- Embraces challenges
- Believes failures are just temporary setbacks and views failure as an opportunity to learn
- Believes mistakes are an essential part of learning
- Believes intelligence and talents can be developed
- Welcomes feedback from others in order to learn
- Believes feedback is a guide for further improvement, and views it as a source of information
- Views other’s success as a source of inspiration and information
- Believes effort is the path to mastery
OK hang on Pollyanna. It’s not all sunshine and roses – surely there’s some hard work at play?
The central part of experiential learning or Transformative Travel (the industry abbreviates this to TT) is a reflective practice. Reflection is the art of looking back at an action or event, in order to process the experience. For some travellers this is in the form of a blog, travel diary, social media post or even storytelling around the fire. Reflecting on an experience is so much more than simply recounting it.
When I reflect, I ask myself:
What did I experience today? What happened?
How did it make me really feel? At least 3-6 feeling words (not good, fine, ok).
What did I learn about myself today?
What would I do differently tomorrow?
At business school, I learnt about the term Metacognition – a sub-type of reflection, the act of “thinking about thinking.”
I pushed the reflections further, to ask:
Did this feeling or way of thinking serve me, or might I benefit from a different reaction?
How might I apply this learning to my ordinary life?
As an enthusiastic member of Entrepreneurs Organization (EO) I have leaned into this reflection the last five years by sharing it with my forum mates every single month – these are 8 other successful entrepreneurs committed to self-improvement in all spheres of life, and holding each other accountable for our personal growth in the pursuit of a good life. Aristotle called this pursuit “Eudaimonia” – that life is worth living when it aims at becoming a good life.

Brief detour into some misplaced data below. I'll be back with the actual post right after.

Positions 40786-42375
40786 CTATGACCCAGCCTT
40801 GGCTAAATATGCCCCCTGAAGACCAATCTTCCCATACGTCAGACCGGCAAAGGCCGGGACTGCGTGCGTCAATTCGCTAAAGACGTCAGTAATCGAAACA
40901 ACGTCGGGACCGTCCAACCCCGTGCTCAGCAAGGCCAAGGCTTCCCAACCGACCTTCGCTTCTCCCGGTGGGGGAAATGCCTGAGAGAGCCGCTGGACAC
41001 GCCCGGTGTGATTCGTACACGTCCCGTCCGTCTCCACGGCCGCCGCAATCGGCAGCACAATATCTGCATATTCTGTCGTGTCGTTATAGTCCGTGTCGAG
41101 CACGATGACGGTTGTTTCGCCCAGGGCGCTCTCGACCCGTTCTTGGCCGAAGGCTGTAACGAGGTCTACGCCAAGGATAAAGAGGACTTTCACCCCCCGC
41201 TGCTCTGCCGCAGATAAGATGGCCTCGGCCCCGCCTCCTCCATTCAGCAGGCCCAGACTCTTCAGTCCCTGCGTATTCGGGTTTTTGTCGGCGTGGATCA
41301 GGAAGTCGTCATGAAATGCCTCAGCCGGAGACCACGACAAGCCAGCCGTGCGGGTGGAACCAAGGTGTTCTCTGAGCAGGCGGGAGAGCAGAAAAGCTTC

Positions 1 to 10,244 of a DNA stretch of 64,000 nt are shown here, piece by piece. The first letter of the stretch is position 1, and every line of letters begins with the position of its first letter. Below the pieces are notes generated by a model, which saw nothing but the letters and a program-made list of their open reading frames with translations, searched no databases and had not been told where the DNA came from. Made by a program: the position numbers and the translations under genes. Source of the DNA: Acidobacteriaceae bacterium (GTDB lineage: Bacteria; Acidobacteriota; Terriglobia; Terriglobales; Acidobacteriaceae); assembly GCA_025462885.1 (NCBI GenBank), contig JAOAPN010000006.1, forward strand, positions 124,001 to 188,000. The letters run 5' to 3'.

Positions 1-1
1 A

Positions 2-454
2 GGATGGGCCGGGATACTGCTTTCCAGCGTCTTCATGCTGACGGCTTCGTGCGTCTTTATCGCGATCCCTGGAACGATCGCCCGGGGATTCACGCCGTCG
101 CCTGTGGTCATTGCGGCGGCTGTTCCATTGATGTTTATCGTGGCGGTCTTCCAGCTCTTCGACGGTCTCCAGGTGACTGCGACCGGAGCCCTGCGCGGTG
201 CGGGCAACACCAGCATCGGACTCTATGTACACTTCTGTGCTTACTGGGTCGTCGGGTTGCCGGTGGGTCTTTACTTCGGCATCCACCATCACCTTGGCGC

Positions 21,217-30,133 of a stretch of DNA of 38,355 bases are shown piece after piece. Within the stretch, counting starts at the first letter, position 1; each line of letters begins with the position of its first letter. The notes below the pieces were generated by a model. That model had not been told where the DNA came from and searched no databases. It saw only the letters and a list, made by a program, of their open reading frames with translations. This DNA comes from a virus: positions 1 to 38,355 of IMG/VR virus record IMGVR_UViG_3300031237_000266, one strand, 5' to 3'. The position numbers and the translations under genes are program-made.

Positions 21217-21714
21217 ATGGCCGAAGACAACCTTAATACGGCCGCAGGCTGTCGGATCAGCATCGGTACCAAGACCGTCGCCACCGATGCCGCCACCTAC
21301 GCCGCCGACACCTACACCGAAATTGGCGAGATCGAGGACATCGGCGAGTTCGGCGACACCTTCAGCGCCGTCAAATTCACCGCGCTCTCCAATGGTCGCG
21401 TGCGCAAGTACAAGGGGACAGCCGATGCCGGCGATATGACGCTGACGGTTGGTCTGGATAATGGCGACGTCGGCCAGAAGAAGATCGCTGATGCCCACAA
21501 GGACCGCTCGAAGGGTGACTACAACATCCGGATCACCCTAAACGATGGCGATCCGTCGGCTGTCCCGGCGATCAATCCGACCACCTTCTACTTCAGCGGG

Ironically – the road to the good life and any journey is not only marred with discomfort and dissonance – it is defined by them. As a parent to young children, I struggle with this notion as we navigate a world so easily controlled and planned out by technology. How can I explain to Julia, my 9-year-old that I chose to get lost in downtown Addis Ababa if I could just use Google Maps? My 6-year-old boy Leo may ask why I wasted time haggling for a tuk-tuk in Kho Tao if I can just use an Uber? Why should I follow my curiosity and stumble across a backyard eatery in Amman with no English menu but mansaf and mulukhiyah that draws all the locals, instead of simply ordering Deliveroo or Doordash? Because the best memories shared around the campfire are not the days where everything went according to plan – the best memories are always the ones where we got lost or overcame an obstacle while making unlikely friends.
After exiting my business in December 2022, my husband and I took our two young kids to Canada for a three months sabbatical. For three months we set up a base in a small skiing village in British Columbia, and disconnected with our ordinary life and our known world. We embraced the Canadian winter and skied 51 days out of 90, frequently getting lost and embracing the moment spontaneously with the kids. The sabbatical helped me define my new reality – to navigate a new reality of still feeling like an entrepreneur, but being someone who no longer owned a business. The more lost we got – the further away from the structures and routines that defined our daily life of school and work – the more I found myself and connected with my kids and husband as simply…me.
Consider these words your invitation – your nudge – to embrace the adventure again and to push yourself out of your comfort zone. Embrace your inner traveler and get lost. Meet new people – learn a new language or how to play the Ukulele. Take a sabbatical with your family to a far-flung place you’ve always dreamt of visiting. Work remotely. Start a business. Make a new friend from a different background.
As Aragorn (ranger of the North) shares wisely or The Artist Formerly Known As Prince serenades boldly:
“All that is gold does not glitter,
Not all those who wander are lost;
The old that is strong does not wither,
Deep roots are not reached by the frost.”